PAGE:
SEOUL (June 23, 2012) —Speaking on Internet freedom in Asia and the Pacific at the East-West Center International Media Conference, constitutional law professor Kyungsin Park painted the Korean Internet as a chaotic mire where government policies can harm innocent users, and criminals rove unchecked.
The crux of the problem, he said, is a law that requires users on heavily trafficked portals — those with more than 100,000 daily page views — to register their personal identification data before they can post anything. Park says seven studies have not been able to report conclusively that the law decreases illegal activity.
“People posting illegal content intentionally will use someone else’s identity data. … There are these services on the Internet selling identity data for two, three cents per person,” Park said. “When people post illegal content intentionally, using someone else’s identity, the police have no way of detecting such activity.”
Moreover, Park said, the verification system isolates Korean websites and, consequentially, dams the flow of ideas and innovation.
“We live in a world where 6 billion people out there cannot reach the Korean Internet services because they don’t have any [Korean national] identity data to submit to them,” he said. “There is no interchange, there is no open and free discussion or exchange of information between the 50 million people living here and the 6 billion people living out there.”
The Korean government’s behavior fits a pattern outlined by Citizen Lab research manager Masashi Crete-Nishihata, another speaker on the panel.
Crete-Nishihata and Citizen Lab conceptualized four phases of Internet regulation that governments move through – not as discrete periods of time, but as layers that affect how the next phase will unfold.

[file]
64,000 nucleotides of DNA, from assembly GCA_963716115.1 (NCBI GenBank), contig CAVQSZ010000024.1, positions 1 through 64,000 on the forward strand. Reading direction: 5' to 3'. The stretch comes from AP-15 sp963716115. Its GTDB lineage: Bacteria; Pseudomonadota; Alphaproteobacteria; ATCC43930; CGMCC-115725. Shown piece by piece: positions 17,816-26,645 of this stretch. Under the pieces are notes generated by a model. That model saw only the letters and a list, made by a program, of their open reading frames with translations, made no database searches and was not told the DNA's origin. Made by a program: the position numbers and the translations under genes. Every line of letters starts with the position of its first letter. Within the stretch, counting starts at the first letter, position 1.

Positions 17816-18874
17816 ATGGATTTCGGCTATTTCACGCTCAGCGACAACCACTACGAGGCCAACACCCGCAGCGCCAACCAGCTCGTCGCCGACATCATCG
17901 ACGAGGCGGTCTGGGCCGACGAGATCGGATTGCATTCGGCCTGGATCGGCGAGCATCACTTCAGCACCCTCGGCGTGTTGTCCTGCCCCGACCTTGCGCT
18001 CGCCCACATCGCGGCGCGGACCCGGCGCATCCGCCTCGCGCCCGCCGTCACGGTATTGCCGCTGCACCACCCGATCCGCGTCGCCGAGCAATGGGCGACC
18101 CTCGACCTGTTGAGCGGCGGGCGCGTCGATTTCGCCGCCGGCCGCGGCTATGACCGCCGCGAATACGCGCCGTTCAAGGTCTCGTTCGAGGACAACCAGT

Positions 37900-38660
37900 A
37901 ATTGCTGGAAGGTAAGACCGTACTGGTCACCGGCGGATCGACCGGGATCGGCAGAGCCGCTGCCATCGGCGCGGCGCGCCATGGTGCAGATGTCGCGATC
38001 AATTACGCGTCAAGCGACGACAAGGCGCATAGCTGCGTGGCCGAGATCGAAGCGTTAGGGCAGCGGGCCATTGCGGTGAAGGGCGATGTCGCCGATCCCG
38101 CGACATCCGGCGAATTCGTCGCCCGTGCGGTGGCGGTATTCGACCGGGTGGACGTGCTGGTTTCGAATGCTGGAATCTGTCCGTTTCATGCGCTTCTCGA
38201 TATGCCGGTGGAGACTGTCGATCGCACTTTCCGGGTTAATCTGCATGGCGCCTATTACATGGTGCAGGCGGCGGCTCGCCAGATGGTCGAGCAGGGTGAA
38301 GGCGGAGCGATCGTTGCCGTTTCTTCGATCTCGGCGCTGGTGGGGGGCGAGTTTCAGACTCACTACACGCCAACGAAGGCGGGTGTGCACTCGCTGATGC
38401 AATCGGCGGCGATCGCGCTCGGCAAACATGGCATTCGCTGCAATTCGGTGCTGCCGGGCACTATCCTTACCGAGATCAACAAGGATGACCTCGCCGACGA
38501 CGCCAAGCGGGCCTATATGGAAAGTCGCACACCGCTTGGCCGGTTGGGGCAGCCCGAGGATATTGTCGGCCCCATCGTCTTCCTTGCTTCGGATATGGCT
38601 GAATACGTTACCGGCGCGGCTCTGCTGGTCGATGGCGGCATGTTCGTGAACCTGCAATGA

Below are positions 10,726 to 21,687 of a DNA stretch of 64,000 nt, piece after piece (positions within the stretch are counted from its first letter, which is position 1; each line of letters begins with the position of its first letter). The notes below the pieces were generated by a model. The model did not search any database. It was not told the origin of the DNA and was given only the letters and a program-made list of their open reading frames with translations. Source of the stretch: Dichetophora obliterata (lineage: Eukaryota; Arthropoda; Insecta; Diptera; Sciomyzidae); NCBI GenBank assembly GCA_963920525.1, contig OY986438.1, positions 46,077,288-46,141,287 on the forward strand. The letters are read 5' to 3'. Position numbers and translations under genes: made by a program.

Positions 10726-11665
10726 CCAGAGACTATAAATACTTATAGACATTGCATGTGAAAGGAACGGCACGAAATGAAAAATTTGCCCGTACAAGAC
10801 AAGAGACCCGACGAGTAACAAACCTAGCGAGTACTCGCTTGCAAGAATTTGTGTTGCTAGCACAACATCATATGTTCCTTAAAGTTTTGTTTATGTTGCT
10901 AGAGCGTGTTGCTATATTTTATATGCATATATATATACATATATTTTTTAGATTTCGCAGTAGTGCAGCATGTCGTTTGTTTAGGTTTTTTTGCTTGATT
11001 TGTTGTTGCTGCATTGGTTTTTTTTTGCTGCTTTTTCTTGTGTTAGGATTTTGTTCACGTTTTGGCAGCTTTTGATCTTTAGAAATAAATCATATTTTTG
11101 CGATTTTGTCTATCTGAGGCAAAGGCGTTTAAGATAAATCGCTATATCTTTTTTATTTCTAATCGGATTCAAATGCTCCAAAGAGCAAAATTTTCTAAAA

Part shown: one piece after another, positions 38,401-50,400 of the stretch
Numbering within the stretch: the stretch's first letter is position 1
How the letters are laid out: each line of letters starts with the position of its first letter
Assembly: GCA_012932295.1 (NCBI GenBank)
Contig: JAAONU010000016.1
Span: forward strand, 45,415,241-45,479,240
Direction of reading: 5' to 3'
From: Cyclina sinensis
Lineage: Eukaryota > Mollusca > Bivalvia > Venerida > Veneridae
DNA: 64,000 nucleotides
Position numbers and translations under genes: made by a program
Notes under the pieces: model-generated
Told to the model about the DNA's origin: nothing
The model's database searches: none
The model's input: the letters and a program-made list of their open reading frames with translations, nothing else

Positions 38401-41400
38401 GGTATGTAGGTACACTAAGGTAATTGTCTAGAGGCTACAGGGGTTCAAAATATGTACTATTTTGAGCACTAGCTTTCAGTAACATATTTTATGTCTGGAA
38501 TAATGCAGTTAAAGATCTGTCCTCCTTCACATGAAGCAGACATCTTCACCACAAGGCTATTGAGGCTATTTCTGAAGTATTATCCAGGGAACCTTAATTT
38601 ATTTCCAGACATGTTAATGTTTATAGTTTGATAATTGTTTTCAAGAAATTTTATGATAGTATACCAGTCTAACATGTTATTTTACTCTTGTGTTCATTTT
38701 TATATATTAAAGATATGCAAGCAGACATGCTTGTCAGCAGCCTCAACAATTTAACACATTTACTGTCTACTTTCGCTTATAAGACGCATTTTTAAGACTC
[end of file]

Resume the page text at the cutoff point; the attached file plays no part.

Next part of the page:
In the first stage, “open commons,” which he said was prevalent until the 1990s, the Internet was not regulated, and was thought to be impossible to regulate.
He labeled the second phase, which emerged roughly between 2000 and 2005, “access denied.” In this stage, governments began viewing the Internet as something to regulate and control. The growing number of Internet filters in authoritarian as well as democratic states typifies this level of Internet development, he said.
The third phase, spanning from 2005 to the present day, is “access controlled.” During this phase, he said, governments move away from blanket denial of information towards a more complex, aggressive manipulation of the Internet. This can include network manipulation, cyber espionage or a push of government-friendly information.
Crete-Nishihata and Citizen Lab think most countries, including South Korea, are now entering the fourth level, which he called “access contested.” All the elements of the previous stages remain relevant, but actors struggling for or against Internet regulation now do so in a more public arena and must take popular opinion into account.
“We really feel this is a watershed moment for us,” Crete-Nishihata said. “The stakes are becoming much higher than just the denial of information.”
— Reporting by Adam Aton, Missouri School of Journalism